The round itself is MOST DEFINITELY NOT limited to: "mostly replicas". The 45/70 is an awesome round that has weathered the test of time and can be loaded to safely hunt pretty much anything on the planet if that's your interest.
I'm always amused to see folks talk about it as a "short range" round. Didn't feel like that when I was banging gongs out on the prairie at 600-800 yds with one of mine loaded with a 500 gn cast bullet ahead of a compressed charge of 70 gns of Goex black powder. To each their own of course...and the 45/70 can be there for whatever you want to shoot.
 

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I'm always amused to see folks talk about it as a "short range" round. Didn't feel like that when I was banging gongs out on the prairie at 600-800 yds with one of mine.......
Anybody can bang gongs with anything at extreme ranges.......IF you know the exact range or can see the hits and walk your bullets onto the target. When you try to deal with a bullet that drops from ten to twenty-some feet at extreme ranges........God will have to give you a miracle to hit a deer if you're estimating range.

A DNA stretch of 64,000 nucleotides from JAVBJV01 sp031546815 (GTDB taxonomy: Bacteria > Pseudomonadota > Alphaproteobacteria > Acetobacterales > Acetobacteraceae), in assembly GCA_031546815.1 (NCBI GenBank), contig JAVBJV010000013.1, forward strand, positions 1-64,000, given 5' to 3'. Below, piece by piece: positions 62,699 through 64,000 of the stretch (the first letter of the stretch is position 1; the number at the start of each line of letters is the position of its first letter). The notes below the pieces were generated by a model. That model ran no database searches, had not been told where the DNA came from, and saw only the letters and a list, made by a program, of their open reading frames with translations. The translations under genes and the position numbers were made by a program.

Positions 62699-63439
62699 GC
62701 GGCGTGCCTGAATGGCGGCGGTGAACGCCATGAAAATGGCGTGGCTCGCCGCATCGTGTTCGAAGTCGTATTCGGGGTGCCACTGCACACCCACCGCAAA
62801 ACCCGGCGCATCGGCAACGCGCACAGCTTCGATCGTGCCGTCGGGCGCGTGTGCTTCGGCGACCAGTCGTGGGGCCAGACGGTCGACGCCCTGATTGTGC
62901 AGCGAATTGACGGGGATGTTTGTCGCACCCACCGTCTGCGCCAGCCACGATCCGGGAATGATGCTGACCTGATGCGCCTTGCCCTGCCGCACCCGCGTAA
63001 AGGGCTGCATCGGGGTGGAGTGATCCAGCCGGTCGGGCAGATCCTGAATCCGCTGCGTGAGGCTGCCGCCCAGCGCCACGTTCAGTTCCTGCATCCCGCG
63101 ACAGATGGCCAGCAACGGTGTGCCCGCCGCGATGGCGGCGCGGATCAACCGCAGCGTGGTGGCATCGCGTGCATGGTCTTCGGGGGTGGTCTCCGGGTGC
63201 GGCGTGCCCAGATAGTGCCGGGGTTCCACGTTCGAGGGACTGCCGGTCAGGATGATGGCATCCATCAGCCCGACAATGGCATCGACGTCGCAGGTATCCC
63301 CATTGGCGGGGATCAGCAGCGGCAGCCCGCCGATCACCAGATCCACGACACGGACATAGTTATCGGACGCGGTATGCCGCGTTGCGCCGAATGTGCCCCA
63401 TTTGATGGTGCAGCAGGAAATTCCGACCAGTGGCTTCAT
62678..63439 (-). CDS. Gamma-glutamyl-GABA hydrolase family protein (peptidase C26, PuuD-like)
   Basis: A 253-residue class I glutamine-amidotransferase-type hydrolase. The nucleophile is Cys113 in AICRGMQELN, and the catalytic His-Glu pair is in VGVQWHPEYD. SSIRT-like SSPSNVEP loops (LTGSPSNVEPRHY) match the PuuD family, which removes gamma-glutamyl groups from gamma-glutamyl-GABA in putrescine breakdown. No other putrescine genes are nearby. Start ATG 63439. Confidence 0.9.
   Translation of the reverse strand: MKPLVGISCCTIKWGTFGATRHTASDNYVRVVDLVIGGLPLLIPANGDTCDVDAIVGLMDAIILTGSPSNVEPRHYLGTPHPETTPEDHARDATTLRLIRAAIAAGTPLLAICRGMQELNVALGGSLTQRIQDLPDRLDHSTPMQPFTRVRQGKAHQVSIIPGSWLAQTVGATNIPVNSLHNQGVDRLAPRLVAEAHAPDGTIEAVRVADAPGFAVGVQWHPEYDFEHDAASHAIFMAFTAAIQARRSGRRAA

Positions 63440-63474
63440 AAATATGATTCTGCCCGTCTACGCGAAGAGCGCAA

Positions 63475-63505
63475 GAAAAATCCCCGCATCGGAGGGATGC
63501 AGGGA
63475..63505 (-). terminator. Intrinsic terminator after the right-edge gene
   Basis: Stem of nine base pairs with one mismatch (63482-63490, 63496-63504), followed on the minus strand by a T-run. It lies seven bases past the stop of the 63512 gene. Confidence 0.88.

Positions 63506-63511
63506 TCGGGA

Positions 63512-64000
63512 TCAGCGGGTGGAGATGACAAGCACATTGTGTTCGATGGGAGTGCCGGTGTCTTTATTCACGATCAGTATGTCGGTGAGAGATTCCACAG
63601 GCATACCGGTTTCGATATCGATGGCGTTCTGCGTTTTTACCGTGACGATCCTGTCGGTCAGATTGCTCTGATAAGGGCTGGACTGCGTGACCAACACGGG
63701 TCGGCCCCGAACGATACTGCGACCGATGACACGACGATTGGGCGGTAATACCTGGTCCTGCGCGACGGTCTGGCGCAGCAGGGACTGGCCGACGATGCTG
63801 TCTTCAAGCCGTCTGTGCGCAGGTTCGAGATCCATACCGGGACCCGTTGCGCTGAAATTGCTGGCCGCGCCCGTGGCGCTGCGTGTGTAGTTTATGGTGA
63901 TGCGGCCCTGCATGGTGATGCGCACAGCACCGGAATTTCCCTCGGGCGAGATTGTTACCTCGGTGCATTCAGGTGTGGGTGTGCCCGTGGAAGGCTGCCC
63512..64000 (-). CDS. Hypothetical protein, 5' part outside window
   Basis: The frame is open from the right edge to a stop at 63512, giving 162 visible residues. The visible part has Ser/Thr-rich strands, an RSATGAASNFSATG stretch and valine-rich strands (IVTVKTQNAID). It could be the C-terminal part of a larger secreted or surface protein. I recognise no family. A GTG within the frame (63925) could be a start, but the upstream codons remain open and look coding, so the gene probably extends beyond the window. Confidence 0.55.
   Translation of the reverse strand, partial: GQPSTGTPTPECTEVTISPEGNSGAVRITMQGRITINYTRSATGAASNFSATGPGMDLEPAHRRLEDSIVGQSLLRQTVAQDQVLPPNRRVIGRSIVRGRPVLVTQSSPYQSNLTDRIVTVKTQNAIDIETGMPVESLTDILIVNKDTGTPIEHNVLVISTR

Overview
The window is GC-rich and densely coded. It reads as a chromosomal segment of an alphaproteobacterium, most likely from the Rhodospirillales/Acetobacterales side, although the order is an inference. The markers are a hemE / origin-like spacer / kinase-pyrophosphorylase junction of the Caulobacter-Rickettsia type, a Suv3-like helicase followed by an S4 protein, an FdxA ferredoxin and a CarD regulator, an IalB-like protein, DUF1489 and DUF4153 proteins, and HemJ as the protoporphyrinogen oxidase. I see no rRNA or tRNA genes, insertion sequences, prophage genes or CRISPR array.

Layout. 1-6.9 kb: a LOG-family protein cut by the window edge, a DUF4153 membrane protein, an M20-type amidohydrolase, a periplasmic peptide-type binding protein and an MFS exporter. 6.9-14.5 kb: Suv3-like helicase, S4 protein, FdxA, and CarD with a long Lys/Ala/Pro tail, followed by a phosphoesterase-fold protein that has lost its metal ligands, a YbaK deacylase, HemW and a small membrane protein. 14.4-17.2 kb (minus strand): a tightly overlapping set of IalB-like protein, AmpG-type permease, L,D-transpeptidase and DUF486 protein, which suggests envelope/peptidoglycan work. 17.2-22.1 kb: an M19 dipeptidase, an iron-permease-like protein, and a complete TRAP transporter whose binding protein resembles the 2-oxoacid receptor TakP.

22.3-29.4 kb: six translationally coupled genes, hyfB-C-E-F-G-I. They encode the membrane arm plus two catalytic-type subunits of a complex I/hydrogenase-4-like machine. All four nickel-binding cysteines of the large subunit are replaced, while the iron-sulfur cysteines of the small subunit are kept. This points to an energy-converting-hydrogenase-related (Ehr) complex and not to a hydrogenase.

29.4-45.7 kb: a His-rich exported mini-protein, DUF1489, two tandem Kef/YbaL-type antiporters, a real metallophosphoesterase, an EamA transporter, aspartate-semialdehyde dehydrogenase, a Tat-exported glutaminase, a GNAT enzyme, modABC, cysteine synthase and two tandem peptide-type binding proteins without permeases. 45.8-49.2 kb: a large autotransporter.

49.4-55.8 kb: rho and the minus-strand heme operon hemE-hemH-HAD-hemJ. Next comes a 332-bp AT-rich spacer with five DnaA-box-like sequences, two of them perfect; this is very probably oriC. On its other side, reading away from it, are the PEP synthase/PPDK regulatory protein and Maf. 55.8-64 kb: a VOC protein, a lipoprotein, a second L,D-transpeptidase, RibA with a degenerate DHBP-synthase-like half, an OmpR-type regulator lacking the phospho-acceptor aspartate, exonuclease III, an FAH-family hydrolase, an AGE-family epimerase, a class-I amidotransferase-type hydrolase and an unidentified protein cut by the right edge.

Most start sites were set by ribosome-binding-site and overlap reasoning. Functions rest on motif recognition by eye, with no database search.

Hunters can only rarely do that, so for hunting the big boomer is indeed a short range round.......maxing out at 150 to 200 yards for most people due to the steep trajectory.

I won't go into the tech details of the radically arching trajectory, but this article will sweep away the fog. 45-70 Govt: The Ultimate Guide To What You Need To Know
 

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Didn't feel like that when I was banging gongs out on the prairie at 600-800 yds with one of mine loaded with a 500 gn cast bullet ahead of a compressed charge of 70 gns of Goex black powder.
Sure, easy when you KNOW the range, & have adjusted your sights to match. But there's a reason, BPCS shooters almost HAVE to have a partner who can tell them where the hell their shots are landing so they can adjust their sights to get on target.
 

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Dudes,
I got test fire a Marlin .45-70 today at the range. I brought a Winchester Model 30/30 for him to fire.



I'll admit today that the .45-70 has way too much recoil for me. It was like shooting a cannon with your shoulder taking a hit. :)

I am really better with my Winchester.

 

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Beautiful 30-30!!!

Marlin was always coming in second in the beauty portion of the competition.

:D
 

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Dudes,
I got test fire a Marlin .45-70 today at the range. I brought a Winchester Model 30/30 for him to fire.



I'll admit today that the .45-70 has way too much recoil for me. It was like shooting a cannon with your shoulder taking a hit. :)

I am really better with my Winchester.

That is the reason I don't shoot the .45-70 here very much, too much kick for my taste!